In Conversation with Asma Ashraf

On her experiences of breaking taboos, being a survivor of forced marriage, and sharing her story.

Writer: Maria Stoica
Editor: Andrey Chau

Asma Ashraf’s work confronts difficult subject matters, but that hasn’t stopped her from encouraging open and honest dialogue. As she said, she wears two hats. One is as a clinical research nurse at UCL, where she works on trials related to HIV and sexual health medicine. And the second is as a researcher on gender-based violence (GBV) at the UCL Centre for Gender and Global Health.

Personal experiences prompted her to join these lines of work. She spoke of the 1990s, when as a student nurse she was taught to “gloss over people’s sexual health when talking to patients in hospital wards” and not focus holistically on patient needs. Sexual health and HIV were largely considered taboo subjects — taboos that Ashraf challenges. Similarly, she challenged the expectations of the community she grew up in. Reflecting on her upbringing where a forced marriage was assumed, Ashraf says it felt like living in two different worlds. The pressure to not be disowned by the community manifested itself in not mixing with people who were considered ‘outsiders’.

Ashraf’s research primarily concerns forced marriage in the UK — who it affects, who can intervene, and the need to have frank conversations about it. She stressed the importance of a shift in perception of forced marriage. The Eurocentric view of forced marriages being isolated to certain communities must be abandoned. For instance, Pakistanis are reported to have the highest number of forced marriages, but as Ashraf emphasised, forced marriages exist in many communities. Because the Pakistani community is a large diaspora that has been migrating to the UK since the 1950s, we need to be earnest in interrogating the figures reported as they don’t immediately reveal the complexity of this issue. It works as a system: families believe they are protecting themselves and their community by imposing a predetermined future on their children where they have no agency in the partner they marry. Ashraf knows the damage that forced marriage does to people’s health — she is currently working on a global research project with Dr Rochelle Burgess that seeks to uncover the mental health consequences of child marriage and identify potential solutions.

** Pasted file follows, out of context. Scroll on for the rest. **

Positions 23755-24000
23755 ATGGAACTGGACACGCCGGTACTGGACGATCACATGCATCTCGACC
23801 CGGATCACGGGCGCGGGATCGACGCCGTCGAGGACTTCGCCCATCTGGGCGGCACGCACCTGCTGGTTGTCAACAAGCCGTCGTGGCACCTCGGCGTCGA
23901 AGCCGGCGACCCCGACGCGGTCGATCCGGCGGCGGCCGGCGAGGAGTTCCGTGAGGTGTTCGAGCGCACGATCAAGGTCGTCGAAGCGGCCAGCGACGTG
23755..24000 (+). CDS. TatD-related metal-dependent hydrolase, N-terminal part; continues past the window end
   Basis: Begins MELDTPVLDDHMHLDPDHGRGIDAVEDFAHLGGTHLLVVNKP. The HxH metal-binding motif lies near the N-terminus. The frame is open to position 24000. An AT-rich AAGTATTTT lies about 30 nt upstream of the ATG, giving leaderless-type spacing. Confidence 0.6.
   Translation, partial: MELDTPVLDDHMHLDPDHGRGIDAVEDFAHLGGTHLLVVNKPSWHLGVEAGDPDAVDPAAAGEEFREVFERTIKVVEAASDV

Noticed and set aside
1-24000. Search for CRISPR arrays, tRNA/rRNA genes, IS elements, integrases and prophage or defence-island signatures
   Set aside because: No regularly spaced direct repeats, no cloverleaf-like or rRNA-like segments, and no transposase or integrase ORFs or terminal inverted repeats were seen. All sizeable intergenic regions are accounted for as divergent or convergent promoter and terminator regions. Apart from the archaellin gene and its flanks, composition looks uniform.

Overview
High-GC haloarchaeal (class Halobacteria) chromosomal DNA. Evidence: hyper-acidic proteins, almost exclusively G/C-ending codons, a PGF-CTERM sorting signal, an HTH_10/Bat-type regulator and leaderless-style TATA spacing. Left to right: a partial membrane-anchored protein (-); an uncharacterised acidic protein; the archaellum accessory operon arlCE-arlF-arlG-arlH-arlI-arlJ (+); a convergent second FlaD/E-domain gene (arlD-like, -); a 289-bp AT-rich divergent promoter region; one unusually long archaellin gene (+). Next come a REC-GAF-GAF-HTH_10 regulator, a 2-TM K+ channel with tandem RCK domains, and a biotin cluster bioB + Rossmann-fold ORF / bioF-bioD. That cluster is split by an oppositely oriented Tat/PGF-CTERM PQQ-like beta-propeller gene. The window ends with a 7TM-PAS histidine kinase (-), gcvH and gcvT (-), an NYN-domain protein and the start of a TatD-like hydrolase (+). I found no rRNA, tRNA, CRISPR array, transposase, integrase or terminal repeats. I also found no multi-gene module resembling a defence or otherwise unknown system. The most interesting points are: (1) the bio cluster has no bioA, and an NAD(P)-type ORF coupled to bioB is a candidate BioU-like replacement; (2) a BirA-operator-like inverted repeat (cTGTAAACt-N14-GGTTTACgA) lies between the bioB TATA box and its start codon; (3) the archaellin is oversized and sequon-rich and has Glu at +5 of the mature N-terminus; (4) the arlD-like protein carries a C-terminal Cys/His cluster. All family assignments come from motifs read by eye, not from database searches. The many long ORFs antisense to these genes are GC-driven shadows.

When asked about the role of healthcare practitioners in forced marriage, Ashraf said they are well-placed to intervene with the correct support and training. “Patients trust their doctor and nurse,” she expressed. She cited a GP Patient survey from 2019 showing that patients trusted their general practitioners with disclosing sensitive information. This level of trust can serve as a bridge for more open communication with patients. Healthcare workers may have one opportunity to speak to a victim, referred to as the ‘One Chance Rule’, so it is imperative that questions are framed in an appropriate and sensitive way to enable the patient to disclose any harm they may be experiencing. Offering a supportive environment for these discussions to take place is paramount, and this extends beyond the four walls of the consulting room.

Ashraf started the conversation about her own experience of forced marriage at the UCL Forced Marriage Conference in 2014. As one of the organisers, and amongst a sea of academics and activists, she sought to create space for a first-hand perspective to be highlighted. She described the lead up to it as nerve-wracking, but a huge sense of relief came to displace those initial feelings after she had presented. Since then, Ashraf has done significant work within the UCL community to raise awareness about GBV. She works with various mediums to achieve this — from video to clay. For International Women’s Day in 2017 she set up an area in the UCL Quad where people were invited to mould clay to reflect their views on gender. People learn in different ways, so for Ashraf, bringing people together is important to raise public awareness about her message. 

She has carried this to her advocacy work for Karma Nirvana, which is an initiative she’s incredibly proud to support. The charity is dedicated to supporting victims and survivors of GBV and forced marriage. As part of the Survivor Ambassador Programme since 2014, she engages in outreach work in different communities, although this has been halted by COVID-19. Still, being sensitive to people’s experiences and coming from a place of understanding encapsulates her ethos.  

“It’s important to hear other people’s stories,” she believes, “no matter the difficulty, this is how we learn from each other.”

We would like to kindly thank Asma Ashraf for taking the time to participate in our special issue on diversity and share her unique ideas as part of this interview.

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